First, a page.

The Dying Swan

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Mortality is a constant specter of ballet; for dancers in general, the body is both the center of their artistry and the means by which they make a living, and its fragility is terrifying. Ballet is even more restrictive in its bodily ideal than other dance forms, as a recent study of aging dancers at the Royal Ballet has emphasized. “The habitus of classical ballet produces dispositions (or tastes) toward the body that emphasize beauty, youthfulness, and athleticism, and hence aging, injury, and retirement are aspects of the ballet career that are deeply problematic within the field of classical ballet,” Steven Wainwright and Bryan Turner concluded darkly, after interviewing numerous dancers about their fears of injury and forced retirement.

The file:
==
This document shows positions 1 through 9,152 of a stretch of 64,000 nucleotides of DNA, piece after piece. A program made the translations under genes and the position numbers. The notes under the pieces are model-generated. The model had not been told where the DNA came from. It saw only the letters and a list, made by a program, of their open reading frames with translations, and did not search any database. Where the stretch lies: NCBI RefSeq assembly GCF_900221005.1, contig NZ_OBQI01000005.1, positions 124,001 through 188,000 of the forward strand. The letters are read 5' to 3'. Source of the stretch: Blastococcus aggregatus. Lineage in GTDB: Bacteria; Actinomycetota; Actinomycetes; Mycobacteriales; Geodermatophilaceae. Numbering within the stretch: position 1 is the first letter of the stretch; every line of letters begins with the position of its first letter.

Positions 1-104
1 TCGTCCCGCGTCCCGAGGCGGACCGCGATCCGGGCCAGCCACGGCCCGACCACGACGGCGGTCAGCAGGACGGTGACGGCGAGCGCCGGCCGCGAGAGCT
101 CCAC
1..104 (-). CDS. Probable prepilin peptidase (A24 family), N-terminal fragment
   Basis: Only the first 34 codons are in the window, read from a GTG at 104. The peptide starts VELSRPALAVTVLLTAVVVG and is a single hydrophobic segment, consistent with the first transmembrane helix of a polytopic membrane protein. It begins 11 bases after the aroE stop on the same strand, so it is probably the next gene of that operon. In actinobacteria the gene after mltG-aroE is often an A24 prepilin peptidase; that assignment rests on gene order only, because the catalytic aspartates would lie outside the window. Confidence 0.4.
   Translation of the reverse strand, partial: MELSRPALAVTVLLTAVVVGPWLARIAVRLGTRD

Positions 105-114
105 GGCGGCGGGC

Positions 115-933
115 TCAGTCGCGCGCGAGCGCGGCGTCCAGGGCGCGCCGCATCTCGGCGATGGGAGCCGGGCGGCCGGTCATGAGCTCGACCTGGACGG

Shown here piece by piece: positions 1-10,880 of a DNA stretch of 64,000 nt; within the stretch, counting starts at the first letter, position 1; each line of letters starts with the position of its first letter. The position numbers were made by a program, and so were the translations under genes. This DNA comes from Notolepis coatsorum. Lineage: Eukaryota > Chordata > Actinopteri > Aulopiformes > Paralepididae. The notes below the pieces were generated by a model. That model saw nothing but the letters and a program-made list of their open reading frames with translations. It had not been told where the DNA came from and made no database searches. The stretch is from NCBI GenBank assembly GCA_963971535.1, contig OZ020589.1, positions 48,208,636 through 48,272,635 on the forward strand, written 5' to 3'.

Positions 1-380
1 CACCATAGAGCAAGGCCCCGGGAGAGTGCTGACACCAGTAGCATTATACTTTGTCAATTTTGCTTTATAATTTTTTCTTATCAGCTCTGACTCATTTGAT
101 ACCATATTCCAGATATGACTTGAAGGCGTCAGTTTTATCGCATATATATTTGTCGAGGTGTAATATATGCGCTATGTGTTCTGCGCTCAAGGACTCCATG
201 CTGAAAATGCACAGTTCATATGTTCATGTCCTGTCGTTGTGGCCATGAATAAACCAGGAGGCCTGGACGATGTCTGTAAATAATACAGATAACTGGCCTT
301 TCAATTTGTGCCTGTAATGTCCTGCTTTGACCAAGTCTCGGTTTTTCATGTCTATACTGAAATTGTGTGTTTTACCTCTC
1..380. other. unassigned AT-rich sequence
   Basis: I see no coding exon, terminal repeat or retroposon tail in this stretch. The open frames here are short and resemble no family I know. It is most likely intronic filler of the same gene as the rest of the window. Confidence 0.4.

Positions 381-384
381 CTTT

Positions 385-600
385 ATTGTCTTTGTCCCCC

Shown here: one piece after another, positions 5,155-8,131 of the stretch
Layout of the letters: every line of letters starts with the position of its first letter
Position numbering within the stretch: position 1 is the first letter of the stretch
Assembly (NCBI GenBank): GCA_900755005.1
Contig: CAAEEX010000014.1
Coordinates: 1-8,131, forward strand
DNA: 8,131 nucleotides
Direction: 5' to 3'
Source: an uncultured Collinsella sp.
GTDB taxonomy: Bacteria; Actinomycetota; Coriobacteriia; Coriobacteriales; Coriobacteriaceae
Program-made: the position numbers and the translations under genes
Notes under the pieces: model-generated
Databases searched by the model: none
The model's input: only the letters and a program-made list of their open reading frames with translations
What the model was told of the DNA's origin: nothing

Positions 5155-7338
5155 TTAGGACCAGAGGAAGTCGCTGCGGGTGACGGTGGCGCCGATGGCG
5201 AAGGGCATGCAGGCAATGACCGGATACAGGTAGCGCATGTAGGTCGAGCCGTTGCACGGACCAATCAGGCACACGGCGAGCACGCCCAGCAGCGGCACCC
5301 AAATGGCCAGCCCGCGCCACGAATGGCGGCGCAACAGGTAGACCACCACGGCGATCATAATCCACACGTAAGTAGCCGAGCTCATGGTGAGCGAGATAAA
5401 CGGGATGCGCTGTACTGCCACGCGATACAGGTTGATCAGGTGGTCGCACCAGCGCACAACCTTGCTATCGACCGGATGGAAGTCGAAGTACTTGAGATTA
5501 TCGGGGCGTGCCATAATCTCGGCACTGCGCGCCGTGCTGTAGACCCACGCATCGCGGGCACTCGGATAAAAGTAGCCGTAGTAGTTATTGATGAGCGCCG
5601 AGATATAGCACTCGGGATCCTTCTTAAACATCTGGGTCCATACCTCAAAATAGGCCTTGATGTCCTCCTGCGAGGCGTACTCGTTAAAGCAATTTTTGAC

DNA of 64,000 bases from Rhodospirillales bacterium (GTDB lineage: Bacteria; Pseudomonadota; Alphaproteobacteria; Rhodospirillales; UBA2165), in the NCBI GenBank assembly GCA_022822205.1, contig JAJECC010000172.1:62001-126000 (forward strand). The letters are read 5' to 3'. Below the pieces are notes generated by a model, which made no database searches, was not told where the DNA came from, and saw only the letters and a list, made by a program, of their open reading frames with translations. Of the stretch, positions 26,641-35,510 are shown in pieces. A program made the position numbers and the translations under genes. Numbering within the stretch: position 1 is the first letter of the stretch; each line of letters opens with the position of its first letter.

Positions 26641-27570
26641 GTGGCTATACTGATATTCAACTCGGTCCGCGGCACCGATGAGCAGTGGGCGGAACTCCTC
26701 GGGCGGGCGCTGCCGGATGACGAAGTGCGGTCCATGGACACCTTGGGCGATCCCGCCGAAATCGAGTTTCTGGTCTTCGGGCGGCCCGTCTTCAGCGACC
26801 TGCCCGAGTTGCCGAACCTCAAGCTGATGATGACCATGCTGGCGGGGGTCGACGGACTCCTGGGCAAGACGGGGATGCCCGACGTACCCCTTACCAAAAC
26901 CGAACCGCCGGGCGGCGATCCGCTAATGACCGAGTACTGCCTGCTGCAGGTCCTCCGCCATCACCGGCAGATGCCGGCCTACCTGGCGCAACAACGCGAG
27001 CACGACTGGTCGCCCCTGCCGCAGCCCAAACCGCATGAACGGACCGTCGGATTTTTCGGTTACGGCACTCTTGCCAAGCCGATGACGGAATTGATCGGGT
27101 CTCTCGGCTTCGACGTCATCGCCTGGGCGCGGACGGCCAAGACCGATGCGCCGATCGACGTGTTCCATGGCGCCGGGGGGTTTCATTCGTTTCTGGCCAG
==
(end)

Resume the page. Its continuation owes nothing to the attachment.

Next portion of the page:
For ballerinas, the situation is exacerbated because they must also project an ethereal and desirable affect, as dance scholar and performer Pirkko Markula shows: the “image of the female dancer emphasizes the characteristics connected to the ideal Western femininity such as ethereal beauty, lightness, youthfulness and/or sexual attractiveness” (“The Dancing Body without Organs: Deleuze, Femininity, and Performing Research.” Qualitative Inquiry 12.1 (2006): 3-27). Les Ballets Trockadero de Monte Carlo have developed a novel approach to the problem of aging, gender, and ballet, and they present their findings in one seven-minute solo.

Paul Ghiselin (Ida Nevasayneva) is the oldest Trockadero ballerina, and his signature piece is The Dying Swan, originally choreographed by Fokine for Anna Pavlova in 1905. Pavlova performed this solo thousands of times; she kept a favorite swan in her garden in London, named Jack, with whom she had herself photographed; when she was on her deathbed, the legend goes, she demanded her swan costume. Maya Plisetskaya insisted on dancing The Dying Swan on her 70th birthday. The Dying Swan is perhaps as storied and freighted with delusion as a three-minute dance piece can be. When Ghiselin dances this solo, it is a moving picture of the descent of the body: genealogically, kinetically, corporeally, and aesthetically.

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